The money, time, and resources spent on one issue can impact the ability to effectively address other issues. Given the complex regulatory framework that we have created for such things as taxes, healthcare, and environmental issues, it’s not easy for anyone to be well informed on more than a few key issues. This means that politicians must rely on “experts” to provide them with sound advice based on available data—a mix of scientific, socioeconomic, and political—that provide a sense of what science suggests they should do and the political fallout they would suffer if they choose to do it. Some of the expert advice is based on solid, objective data; some is based on flimsy or biased data; and some is completely subjective.

Add to the mix public opinion polls, advocacy groups, lobbyists, current events, and pressure from other politicians to steer a given politician in one direction or the other. Each politician weighs the pros and cons, and then makes the final call on how he or she will vote. In some cases, the politician decides not to show up to vote at all.

Along the way, the full spectrum of human character traits will surface, and the media uses the most sensational stories to paint someone as good or bad. Each media outlet has its own biases, and most choose to focus on the bad stuff, regardless of bias. This translates to public character assassinations in print, on the traditional airwaves, or online.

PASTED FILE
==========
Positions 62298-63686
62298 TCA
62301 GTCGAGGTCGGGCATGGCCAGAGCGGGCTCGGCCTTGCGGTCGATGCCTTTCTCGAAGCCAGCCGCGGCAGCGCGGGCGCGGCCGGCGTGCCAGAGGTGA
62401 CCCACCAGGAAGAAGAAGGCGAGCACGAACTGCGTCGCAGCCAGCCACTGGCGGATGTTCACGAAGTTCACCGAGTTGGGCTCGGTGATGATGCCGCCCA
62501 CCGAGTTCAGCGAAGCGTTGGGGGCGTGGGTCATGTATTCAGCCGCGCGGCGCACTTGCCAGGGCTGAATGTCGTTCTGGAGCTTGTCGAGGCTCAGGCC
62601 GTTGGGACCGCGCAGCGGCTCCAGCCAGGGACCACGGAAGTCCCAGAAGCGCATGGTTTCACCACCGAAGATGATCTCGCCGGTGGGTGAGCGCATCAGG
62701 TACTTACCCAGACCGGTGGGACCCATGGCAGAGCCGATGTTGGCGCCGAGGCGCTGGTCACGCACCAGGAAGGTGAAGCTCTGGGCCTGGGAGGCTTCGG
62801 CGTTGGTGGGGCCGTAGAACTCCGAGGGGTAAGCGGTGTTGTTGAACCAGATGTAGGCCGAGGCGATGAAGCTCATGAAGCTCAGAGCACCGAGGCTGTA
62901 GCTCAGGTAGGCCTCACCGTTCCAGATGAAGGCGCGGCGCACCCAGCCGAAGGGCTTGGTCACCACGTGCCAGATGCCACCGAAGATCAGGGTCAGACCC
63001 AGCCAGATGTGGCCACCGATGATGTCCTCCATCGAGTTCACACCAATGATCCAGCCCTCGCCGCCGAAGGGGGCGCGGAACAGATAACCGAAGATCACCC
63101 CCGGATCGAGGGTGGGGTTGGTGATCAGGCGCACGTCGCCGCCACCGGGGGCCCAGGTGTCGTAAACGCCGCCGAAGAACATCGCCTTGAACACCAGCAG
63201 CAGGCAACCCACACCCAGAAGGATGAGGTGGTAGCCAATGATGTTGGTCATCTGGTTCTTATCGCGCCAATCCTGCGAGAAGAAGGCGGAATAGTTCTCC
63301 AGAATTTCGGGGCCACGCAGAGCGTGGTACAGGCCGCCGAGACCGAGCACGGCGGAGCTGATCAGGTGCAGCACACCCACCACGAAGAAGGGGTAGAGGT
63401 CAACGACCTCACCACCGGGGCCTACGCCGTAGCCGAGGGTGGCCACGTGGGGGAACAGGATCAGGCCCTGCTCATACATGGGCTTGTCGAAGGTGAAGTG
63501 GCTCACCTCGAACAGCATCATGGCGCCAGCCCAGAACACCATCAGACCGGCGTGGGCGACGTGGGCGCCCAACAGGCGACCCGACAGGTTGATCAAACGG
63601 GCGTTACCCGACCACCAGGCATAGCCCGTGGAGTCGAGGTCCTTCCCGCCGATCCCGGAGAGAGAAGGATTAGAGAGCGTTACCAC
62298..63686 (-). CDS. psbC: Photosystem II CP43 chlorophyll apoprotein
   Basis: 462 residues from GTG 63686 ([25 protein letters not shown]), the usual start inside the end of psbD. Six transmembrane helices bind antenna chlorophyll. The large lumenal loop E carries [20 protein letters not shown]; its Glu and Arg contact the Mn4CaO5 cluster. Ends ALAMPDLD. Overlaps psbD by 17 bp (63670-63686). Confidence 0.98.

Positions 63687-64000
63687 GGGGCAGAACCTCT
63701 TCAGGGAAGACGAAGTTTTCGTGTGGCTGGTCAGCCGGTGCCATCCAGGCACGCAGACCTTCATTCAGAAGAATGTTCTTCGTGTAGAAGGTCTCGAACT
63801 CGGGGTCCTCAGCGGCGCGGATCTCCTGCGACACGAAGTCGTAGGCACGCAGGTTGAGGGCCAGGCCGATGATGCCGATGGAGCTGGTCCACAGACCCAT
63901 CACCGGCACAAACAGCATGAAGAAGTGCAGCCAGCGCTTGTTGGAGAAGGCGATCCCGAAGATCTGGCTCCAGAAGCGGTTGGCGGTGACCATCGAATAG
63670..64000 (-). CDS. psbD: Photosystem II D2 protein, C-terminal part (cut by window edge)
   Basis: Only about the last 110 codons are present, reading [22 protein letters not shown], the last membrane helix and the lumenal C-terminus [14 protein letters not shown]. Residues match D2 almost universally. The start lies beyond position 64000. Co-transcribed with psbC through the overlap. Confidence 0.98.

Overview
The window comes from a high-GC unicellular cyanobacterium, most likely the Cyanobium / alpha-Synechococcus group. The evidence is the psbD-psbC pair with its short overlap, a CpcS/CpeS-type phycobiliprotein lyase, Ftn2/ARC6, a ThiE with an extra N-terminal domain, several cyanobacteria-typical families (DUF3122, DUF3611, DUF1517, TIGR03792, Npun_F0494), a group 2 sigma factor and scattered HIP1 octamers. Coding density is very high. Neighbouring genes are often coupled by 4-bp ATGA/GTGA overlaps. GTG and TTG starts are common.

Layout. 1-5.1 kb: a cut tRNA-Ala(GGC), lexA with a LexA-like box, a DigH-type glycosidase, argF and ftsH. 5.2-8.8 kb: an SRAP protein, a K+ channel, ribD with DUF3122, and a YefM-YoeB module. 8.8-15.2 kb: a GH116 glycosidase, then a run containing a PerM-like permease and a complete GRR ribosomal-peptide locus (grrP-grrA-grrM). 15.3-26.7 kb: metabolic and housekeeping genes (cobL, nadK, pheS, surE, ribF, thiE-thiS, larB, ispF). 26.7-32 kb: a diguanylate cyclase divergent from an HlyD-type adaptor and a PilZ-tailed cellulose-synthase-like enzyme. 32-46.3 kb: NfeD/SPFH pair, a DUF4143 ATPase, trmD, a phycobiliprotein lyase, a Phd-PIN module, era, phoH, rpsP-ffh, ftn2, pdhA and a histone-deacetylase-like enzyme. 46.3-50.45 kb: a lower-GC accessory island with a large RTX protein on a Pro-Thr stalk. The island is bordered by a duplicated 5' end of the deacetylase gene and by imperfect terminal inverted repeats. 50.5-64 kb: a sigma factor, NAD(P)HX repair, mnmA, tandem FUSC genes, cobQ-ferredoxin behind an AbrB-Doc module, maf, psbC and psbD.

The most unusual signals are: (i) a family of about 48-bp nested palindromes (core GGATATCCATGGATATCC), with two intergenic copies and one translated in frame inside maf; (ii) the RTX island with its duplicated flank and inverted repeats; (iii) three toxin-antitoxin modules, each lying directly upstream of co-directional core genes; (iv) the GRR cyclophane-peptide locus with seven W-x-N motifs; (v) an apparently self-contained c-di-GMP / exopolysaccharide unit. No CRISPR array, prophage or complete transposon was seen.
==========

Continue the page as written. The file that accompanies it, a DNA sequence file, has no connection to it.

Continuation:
Rather than offer solutions, some politicians focus their attention on trashing their opponent. Close to election time, things start to get really ugly, and the personal attacks are well below the belt. The press loves this, and apparently the public does too. We’re left with a cynical sense that all politicians are scum.

In the end, we may feel that we’re faced with the option of voting for either “bad” or “worse.” When our preferred candidate has a snowball’s chance in hell of winning in a primary election, we may choose not to “throw away our vote” and instead vote for someone whom we don’t really like because that person has a better chance of winning against the opposing party candidates, some of whom we may despise. Alternatively, we may choose to “throw away our vote” in a primary election because we want our vote to be aligned with our core values, or we really detest the other candidates. In the final election, we may decide to adopt a mindless political robot approach and simply check the box for “democrat” or “republican” across the board without the faintest idea about the candidates or issues.